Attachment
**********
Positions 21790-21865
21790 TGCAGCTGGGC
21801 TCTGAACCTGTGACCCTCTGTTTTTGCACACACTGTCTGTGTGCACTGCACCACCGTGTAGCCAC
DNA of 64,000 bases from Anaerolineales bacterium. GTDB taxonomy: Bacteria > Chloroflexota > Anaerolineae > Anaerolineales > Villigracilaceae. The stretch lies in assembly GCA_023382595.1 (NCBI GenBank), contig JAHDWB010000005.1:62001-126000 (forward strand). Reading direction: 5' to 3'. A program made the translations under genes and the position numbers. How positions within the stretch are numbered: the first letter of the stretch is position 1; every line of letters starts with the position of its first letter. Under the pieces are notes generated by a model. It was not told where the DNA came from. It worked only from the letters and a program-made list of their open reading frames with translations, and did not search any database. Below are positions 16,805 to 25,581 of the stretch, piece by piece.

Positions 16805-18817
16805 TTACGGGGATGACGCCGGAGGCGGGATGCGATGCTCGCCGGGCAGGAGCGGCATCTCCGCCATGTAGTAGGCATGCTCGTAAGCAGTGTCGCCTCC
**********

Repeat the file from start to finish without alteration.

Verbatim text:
Positions 21790-21865
21790 TGCAGCTGGGC
21801 TCTGAACCTGTGACCCTCTGTTTTTGCACACACTGTCTGTGTGCACTGCACCACCGTGTAGCCAC
DNA of 64,000 bases from Anaerolineales bacterium. GTDB taxonomy: Bacteria > Chloroflexota > Anaerolineae > Anaerolineales > Villigracilaceae. The stretch lies in assembly GCA_023382595.1 (NCBI GenBank), contig JAHDWB010000005.1:62001-126000 (forward strand). Reading direction: 5' to 3'. A program made the translations under genes and the position numbers. How positions within the stretch are numbered: the first letter of the stretch is position 1; every line of letters starts with the position of its first letter. Under the pieces are notes generated by a model. It was not told where the DNA came from. It worked only from the letters and a program-made list of their open reading frames with translations, and did not search any database. Below are positions 16,805 to 25,581 of the stretch, piece by piece.

Positions 16805-18817
16805 TTACGGGGATGACGCCGGAGGCGGGATGCGATGCTCGCCGGGCAGGAGCGGCATCTCCGCCATGTAGTAGGCATGCTCGTAAGCAGTGTCGCCTCC